"Where an owner is a passenger in his automobile at the time of an accident, he is liable for the negligence of the driver of his automobile if (1) he has not abandoned his right to control the automobile, or (2) if he exercises or has a right to exercise any control over the driver or the operation of the automobile, or (3) if the ride is for his benefit or the mutual benefit of himself and the driver. Palmer v. Miller, 310 Ill. App. 582, 35 N.E.2d 104; Palmer v. Miller, 380 Ill. 256, 43 N.E.2d 973."

The Simaitis case was actually reversed on the grounds that the court improperly granted a motion for summary judgment where there was a serious disagreement on the material facts, and the pronouncement on imputed negligence was, therefore, obiter dicta. In any event, the court apparently misread the Palmer v. Miller case where the rule was stated as follows:

"The rule is that liability for damage caused by the negligent act of the driver of an automobile, not arising under the doctrine of respondeat superior, does not attach against a person other than the driver, unless that person is the owner of the automobile or possesses the right to control it, and such owner or possessor is riding in the automobile at the time of the injury and negligently fails to properly control the driver." (Emphasis added) Palmer v. Miller, 380 Ill. 256, 260.

• 1 The proper interpretation of the Miller case is that although the owner-passenger of an automobile is chargeable with his own negligence in failing to perform those duties imposed upon him by the law, including his duty to control the driving of the car, he is not chargeable with the negligence of the driver by imputation. "The owner is chargeable with negligence not on the theory that the negligence of the driver is imputed to him but on the theory that the owner himself is negligent." Staken v. Shanle, 23 Ill. App.2d 269, 278.

Unfortunately the Simaitis case has been cited to the effect that the negligence of the driver is imputed to the owner-passenger in some subsequent cases. (Lilegdon v. Hanuska, 85 Ill. App.2d 262; Hession v. Liberty Asphalt Products, Inc., 93 Ill. App.2d 65.) In the Lilegdon case the jury was instructed that the negligence of the driver, John Lilegdon, would be imputed to his wife while she was a passenger if it was determined she was a co-owner of the automobile and the ride was for their mutual benefit even where the evidence showed she neither had a driver's license or knew how to drive a car.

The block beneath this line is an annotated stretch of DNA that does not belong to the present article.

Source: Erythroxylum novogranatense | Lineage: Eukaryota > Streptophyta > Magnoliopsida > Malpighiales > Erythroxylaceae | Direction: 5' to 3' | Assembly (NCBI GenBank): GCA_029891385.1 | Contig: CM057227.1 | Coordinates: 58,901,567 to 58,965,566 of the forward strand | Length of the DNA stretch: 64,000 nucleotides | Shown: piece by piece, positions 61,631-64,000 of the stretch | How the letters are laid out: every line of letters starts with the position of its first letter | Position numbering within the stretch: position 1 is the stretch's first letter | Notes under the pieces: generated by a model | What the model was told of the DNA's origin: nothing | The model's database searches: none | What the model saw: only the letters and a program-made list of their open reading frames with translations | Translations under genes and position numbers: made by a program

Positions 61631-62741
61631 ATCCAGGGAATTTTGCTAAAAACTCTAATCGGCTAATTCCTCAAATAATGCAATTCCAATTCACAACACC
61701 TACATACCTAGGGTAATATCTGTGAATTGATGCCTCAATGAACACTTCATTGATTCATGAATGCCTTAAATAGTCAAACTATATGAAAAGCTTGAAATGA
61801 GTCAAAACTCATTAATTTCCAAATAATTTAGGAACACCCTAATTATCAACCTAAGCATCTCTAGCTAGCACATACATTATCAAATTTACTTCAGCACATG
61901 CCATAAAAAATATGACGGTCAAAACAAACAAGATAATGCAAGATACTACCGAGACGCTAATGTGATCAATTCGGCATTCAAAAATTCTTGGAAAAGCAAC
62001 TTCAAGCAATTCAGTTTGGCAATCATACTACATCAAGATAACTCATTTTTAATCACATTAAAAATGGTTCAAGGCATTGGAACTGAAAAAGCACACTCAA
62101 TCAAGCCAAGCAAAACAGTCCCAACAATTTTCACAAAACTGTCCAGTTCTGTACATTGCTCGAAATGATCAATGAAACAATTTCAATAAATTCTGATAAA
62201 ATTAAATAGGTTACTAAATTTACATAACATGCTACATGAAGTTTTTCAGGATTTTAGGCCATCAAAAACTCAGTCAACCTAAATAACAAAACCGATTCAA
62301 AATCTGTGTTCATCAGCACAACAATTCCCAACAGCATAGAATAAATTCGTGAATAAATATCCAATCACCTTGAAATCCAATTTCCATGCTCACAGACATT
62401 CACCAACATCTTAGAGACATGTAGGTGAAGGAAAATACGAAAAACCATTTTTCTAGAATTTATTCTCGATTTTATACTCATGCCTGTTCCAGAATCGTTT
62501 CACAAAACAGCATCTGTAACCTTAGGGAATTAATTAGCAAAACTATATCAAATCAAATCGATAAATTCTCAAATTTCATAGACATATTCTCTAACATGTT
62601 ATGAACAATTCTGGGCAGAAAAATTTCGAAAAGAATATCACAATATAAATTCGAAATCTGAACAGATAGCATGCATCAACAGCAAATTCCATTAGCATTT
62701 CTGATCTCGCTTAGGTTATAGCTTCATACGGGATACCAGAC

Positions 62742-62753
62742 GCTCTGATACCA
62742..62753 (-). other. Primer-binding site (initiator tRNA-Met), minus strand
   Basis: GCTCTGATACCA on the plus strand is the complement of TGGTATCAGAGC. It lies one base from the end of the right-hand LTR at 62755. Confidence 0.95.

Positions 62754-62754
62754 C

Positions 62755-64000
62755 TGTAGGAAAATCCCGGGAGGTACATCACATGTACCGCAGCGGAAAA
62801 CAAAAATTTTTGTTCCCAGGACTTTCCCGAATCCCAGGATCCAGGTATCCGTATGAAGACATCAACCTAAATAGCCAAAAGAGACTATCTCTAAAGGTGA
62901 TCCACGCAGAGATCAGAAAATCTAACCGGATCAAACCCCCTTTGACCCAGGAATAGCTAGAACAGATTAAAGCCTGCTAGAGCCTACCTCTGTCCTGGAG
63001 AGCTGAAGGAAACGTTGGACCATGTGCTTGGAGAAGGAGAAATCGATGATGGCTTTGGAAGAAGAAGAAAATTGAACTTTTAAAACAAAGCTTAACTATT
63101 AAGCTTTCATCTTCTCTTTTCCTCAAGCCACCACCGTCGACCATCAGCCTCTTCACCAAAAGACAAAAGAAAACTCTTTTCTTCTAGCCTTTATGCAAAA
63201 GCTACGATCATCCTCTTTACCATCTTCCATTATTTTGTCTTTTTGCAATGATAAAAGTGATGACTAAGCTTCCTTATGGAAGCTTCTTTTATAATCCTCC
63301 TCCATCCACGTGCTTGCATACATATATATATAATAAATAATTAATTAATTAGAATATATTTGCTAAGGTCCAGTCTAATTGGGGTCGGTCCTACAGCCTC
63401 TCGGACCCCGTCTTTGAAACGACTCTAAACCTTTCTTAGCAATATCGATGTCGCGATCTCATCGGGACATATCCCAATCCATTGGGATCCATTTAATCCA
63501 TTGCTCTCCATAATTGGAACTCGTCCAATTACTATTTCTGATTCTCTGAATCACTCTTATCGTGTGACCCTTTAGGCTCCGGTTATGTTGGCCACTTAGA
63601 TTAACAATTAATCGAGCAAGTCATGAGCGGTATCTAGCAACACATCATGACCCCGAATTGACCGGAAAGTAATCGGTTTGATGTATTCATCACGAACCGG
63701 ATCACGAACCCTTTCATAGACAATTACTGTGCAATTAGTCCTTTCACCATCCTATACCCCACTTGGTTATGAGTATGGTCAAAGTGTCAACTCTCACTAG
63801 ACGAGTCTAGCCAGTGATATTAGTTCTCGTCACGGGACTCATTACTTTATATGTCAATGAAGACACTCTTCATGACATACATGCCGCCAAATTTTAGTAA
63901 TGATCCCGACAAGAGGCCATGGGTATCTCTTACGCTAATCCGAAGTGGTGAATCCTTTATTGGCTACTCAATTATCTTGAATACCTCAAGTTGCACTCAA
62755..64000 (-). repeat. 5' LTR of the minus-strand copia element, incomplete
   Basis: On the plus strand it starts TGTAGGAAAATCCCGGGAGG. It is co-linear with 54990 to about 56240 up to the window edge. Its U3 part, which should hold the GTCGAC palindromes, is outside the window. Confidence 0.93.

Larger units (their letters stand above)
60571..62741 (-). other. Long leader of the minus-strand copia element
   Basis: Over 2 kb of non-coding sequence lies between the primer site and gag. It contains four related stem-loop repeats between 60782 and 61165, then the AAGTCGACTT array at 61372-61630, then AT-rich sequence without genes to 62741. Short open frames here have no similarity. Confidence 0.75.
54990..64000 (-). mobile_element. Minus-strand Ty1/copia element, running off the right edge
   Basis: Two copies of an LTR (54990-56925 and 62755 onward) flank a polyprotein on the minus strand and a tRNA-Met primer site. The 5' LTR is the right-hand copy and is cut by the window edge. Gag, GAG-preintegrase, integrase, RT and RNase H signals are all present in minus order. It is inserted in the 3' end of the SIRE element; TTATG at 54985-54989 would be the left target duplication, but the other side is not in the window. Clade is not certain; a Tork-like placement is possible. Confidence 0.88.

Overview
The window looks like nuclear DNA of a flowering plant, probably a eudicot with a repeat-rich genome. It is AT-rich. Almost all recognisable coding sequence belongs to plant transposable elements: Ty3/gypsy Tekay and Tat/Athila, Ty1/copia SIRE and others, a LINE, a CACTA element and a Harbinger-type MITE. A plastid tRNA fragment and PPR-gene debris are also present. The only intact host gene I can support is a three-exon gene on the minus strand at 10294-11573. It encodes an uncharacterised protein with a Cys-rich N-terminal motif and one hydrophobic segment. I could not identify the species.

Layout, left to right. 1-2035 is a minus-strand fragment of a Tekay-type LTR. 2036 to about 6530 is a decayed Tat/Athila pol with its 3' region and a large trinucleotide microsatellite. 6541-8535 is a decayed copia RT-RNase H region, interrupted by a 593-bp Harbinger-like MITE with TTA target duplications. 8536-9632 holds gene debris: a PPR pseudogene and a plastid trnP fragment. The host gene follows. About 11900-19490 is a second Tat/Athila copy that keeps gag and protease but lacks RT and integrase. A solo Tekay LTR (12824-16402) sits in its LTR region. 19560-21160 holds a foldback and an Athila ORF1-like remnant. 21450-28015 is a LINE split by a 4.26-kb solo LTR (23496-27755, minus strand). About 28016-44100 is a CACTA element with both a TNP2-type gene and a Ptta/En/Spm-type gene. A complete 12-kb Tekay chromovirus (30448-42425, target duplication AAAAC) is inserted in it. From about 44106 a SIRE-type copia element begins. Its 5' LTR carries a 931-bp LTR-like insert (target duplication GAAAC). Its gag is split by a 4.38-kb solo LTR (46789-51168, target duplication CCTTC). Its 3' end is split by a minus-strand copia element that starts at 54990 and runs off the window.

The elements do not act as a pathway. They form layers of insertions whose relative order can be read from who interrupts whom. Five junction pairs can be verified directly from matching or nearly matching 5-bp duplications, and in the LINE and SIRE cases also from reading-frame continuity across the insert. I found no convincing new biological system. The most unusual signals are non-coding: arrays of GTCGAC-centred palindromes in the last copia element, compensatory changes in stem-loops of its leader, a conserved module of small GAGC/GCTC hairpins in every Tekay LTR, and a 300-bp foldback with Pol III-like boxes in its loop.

• 2 The most recent expression of the Supreme Court on the subject was in Summers v. Summers, 40 Ill.2d 338, where it was stated as follows, p. 343:

"In substance, this defense rests on the theory that the negligence of a defendant driver is imputable to an owner-passenger when the latter does not relinquish control of the vehicle to the former. This theory is not well taken because the negligence of a driver is not imputed to an owner-passenger in the absence of the relationship of respondeat superior or the existence of a joint enterprise. [Citing the Palmer and Staken cases, ibid.] An owner-passenger is chargeable for his own negligence on failing to perform his duty to control a driver, but the negligence of the driver is not imputable to him * * *."

• 3 We conclude, therefore, that the holding of the trial court that the negligence of Frankie Scott was imputed to Ida Mae Scott as a matter of law was in error. As a result, the court was faced with the dilemma created by the apparent contradiction between the general verdict and the answer to the special interrogatory. Under the circumstances, the special interrogatory was improper without further instruction and the court correctly set aside the answer and granted a new trial. The order of the trial court will be affirmed.

Judgment affirmed.

SEIDENFELD, J., concurs.

Mr. JUSTICE GUILD dissenting:

While I agree with the majority opinion in its discussion of the repudiation of the doctrine of imputed negligence in the case of a passenger not engaged in a joint enterprise or mutual benefit trip, I disagree with the result obtained in the instant case.

The interrogatory given relative to the contributory negligence of Frankie Scott, the driver, was given at the request of the defendant. The majority holds that this interrogatory was improper without further instruction. That may well be, but this was the defendant's requested interrogatory, if he chose not to give any "further instruction" that should certainly not be held against the plaintiff.

Secondly, the majority hold that an instruction should have been given to the effect that Ida Mae Scott, the passenger, would be chargeable with her own negligence and not that of her driver. This was plaintiff's instruction. It was not given. Nonetheless, the jury brought in a verdict for her in the sum of $3,500. Certainly defendant cannot now claim that this instruction should have been given.

The Motion of the plaintiff for judgment on the verdict of the jury should have been given. I would reverse the lower Court and direct the Court to enter judgment for the plaintiff.

19710322